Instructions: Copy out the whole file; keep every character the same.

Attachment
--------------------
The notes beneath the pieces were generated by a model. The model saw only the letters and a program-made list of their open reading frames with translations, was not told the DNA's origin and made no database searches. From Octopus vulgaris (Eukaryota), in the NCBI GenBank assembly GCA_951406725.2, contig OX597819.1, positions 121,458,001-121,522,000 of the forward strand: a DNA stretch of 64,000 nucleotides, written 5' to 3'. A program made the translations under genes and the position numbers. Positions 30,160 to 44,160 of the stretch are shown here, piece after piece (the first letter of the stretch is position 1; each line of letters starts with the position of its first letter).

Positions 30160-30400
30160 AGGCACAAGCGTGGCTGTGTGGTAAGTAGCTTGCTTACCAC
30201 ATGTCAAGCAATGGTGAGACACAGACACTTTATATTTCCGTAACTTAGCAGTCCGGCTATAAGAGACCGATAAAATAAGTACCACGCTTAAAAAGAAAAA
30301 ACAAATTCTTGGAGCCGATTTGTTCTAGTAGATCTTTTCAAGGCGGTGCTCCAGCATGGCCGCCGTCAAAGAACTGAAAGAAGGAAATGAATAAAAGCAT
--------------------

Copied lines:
The notes beneath the pieces were generated by a model. The model saw only the letters and a program-made list of their open reading frames with translations, was not told the DNA's origin and made no database searches. From Octopus vulgaris (Eukaryota), in the NCBI GenBank assembly GCA_951406725.2, contig OX597819.1, positions 121,458,001-121,522,000 of the forward strand: a DNA stretch of 64,000 nucleotides, written 5' to 3'. A program made the translations under genes and the position numbers. Positions 30,160 to 44,160 of the stretch are shown here, piece after piece (the first letter of the stretch is position 1; each line of letters starts with the position of its first letter).

Positions 30160-30400
30160 AGGCACAAGCGTGGCTGTGTGGTAAGTAGCTTGCTTACCAC
30201 ATGTCAAGCAATGGTGAGACACAGACACTTTATATTTCCGTAACTTAGCAGTCCGGCTATAAGAGACCGATAAAATAAGTACCACGCTTAAAAAGAAAAA
30301 ACAAATTCTTGGAGCCGATTTGTTCTAGTAGATCTTTTCAAGGCGGTGCTCCAGCATGGCCGCCGTCAAAGAACTGAAAGAAGGAAATGAATAAAAGCAT